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Then having ta'en a second bold,

Unto the Park he flies,
Where long he had not been before

The two Peers he espies.

our

“Welcome, proud Peer,” quoth he,

wrongs “ Shall now revenged be, “ Or by my fall or thine”—this said,

He drew full manfully.

The Peer that instant did the same,

And many thrusts were made,
On both sides, but no deadly wounds

Were given, as is said.

Then Crowle, indignant at delays,

Straitway ran in and clos'd,
And much blood had been shed, had not

Their seconds interpos'd.

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“Oh! what a Peer might have been lost!

“ And what a lawyer too!
“But, thanks to Fate! they parted were,

“ Nor did much harm ensue.

“ God prosper long this peaceful land,

" And peace and plenty send,
And grant that all domestic broils

May have as harmless end.”

VOL. U.

E

1

LABOUR IN VAIN.

A SONG, AN HUNDRED YEARS OLD.

To the Tune of “ Molly Mogg."

I.

YE patriots, who twenty long years

Have struggled our rights to maintain; View the end of your labours and fears,

And see them all ended in vain.

II.

Behold! in the front stands your Hero,

Behind him his patriot train; Hear him rail at a tyrant and Nero;

Yet his railing all ended in vain.

III.

Then see him attack a Convention,

And calling for vengeance on Spain; What pity such noble contention

And spirit should end all in vain!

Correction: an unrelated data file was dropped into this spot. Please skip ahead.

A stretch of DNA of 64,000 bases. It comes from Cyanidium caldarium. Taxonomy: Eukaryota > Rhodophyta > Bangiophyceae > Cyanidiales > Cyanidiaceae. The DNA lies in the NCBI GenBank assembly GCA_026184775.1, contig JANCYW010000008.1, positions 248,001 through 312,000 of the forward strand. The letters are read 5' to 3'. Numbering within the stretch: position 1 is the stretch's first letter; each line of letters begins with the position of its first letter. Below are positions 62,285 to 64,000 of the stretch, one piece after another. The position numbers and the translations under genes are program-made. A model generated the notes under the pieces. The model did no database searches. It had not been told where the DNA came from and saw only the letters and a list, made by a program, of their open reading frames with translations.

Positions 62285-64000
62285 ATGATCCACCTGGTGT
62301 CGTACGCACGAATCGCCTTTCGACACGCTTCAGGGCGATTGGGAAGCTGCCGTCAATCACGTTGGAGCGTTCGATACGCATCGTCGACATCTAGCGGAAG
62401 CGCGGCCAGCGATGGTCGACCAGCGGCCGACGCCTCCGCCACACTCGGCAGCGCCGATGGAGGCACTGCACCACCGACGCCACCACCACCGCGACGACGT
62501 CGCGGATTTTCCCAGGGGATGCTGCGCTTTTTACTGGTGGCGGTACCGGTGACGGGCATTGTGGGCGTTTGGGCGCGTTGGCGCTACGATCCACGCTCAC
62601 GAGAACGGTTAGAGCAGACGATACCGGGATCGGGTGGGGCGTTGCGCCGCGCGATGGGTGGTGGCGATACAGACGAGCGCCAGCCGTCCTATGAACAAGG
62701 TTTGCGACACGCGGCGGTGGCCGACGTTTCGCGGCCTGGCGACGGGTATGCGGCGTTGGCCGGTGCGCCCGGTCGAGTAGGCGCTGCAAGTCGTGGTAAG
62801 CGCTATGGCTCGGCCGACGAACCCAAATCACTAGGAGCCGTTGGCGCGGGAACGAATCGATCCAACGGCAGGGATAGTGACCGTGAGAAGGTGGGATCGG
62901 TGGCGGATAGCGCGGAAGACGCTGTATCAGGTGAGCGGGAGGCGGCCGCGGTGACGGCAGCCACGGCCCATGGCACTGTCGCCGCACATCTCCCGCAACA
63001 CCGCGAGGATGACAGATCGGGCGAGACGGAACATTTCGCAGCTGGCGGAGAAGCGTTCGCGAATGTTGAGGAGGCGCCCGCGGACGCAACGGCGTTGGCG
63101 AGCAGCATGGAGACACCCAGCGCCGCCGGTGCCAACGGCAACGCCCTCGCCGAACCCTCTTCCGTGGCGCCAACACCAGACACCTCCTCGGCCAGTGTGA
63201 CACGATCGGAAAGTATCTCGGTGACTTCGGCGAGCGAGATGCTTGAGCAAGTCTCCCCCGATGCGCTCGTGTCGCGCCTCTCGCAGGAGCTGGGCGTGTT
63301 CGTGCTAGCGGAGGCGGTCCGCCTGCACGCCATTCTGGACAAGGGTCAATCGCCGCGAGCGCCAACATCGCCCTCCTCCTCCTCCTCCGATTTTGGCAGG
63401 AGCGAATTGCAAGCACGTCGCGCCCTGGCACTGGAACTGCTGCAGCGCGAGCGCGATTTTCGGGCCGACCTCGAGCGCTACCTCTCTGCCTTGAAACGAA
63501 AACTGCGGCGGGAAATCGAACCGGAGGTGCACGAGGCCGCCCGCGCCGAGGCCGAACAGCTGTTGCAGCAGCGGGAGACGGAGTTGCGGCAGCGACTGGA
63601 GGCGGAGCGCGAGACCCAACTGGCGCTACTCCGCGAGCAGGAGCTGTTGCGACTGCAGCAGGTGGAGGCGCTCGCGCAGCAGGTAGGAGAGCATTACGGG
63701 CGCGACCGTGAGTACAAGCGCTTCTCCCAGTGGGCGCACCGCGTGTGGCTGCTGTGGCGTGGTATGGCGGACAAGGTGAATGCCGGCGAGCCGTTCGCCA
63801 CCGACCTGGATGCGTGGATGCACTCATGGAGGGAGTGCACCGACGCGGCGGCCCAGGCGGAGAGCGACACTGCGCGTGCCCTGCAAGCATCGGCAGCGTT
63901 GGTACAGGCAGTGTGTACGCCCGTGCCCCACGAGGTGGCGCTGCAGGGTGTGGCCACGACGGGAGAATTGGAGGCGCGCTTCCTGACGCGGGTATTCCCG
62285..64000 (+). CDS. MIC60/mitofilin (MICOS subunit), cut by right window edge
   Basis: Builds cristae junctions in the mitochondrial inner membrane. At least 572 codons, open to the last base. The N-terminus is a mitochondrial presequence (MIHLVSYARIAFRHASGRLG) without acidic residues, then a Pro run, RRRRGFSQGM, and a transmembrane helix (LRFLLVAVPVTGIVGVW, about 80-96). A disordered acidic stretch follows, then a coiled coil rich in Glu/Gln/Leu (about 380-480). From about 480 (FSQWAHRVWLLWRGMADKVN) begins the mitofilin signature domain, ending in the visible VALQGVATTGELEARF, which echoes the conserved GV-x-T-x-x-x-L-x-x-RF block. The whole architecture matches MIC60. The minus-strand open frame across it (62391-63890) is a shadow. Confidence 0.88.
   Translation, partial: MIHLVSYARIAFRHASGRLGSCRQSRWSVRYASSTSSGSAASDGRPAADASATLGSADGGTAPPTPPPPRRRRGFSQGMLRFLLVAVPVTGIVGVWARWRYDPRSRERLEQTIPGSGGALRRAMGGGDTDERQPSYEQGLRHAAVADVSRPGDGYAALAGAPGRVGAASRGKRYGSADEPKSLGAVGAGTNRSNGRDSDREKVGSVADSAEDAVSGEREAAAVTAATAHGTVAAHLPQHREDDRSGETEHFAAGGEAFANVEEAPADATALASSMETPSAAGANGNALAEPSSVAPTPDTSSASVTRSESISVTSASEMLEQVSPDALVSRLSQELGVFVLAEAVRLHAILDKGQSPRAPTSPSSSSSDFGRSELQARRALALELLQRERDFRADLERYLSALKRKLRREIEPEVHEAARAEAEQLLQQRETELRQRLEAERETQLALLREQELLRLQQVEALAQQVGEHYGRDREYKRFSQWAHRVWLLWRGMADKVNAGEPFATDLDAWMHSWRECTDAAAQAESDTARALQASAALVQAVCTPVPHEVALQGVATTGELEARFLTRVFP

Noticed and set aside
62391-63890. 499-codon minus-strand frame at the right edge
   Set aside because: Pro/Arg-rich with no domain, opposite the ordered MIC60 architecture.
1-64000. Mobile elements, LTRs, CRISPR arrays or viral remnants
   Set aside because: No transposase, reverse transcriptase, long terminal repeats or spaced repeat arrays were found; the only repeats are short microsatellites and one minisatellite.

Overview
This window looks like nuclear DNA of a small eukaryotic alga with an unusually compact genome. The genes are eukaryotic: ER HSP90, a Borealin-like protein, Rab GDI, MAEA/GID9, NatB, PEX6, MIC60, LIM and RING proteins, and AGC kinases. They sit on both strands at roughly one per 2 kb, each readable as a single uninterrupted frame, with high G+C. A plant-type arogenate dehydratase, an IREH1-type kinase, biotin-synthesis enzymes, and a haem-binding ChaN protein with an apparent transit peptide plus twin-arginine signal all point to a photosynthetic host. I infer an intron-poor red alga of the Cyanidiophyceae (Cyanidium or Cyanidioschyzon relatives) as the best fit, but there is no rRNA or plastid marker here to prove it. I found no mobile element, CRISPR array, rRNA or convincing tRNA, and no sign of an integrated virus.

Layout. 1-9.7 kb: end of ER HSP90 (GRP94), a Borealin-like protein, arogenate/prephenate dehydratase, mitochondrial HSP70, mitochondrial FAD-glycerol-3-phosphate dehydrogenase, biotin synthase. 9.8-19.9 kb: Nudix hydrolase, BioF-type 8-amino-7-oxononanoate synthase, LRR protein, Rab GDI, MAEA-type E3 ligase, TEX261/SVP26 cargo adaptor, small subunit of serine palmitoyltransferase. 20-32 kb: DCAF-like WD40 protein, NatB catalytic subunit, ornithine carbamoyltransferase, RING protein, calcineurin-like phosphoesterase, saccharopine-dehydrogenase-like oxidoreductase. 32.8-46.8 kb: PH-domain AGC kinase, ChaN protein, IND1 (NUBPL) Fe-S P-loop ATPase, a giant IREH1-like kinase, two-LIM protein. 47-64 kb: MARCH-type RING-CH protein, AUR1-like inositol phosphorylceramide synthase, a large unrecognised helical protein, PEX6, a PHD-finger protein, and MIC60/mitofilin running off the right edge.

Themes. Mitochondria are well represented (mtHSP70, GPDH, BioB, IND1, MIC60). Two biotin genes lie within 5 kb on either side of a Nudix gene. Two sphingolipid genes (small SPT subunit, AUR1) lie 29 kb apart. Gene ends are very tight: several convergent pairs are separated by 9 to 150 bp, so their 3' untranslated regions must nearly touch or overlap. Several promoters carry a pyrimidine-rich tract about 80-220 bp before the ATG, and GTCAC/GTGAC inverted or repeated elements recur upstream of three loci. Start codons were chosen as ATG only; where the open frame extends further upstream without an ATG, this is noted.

IV.

That the Place-bill he got for the nation,

Was only a shadow, is plain ; For now 'tis a clear demonstration,

The substance is ended in vain.

V.

His bloody and horrible vow,

Which once gave the Courtiers such pain, No longer alarums them now,

For his threats are all ended in vain.

VI.

What though the Committee have found,

That Ord's a traitor in grain; Yet wiser than they may compound,

And justice be ended in vain.

VII.

How certain would be our undoing,

Should the people their wishes obtain ? Then to save us from danger of ruin,

He has ended our wishes in vain.

VIII.

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Then let us give thanks and be glad,

That he knew how our passions to rein, And wisely prevented the bad,

By ending the good all in vain.

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IX.
About Brutus let Rome disagree,

We won't from our praises refrain;
Our Brutus has more cause than he

To declare even virtue in vain.

X.

Three thousand five hundred a year,

He valu'd it not of a grain;
His scorn of such filth is most clear,

Since that too he ended in vain.

XI.

Corruption he hates like a toad,

And calls it the National Bane,
Yet damn'd T-s, his virtue to load,

Say, that all is not ended in vain.

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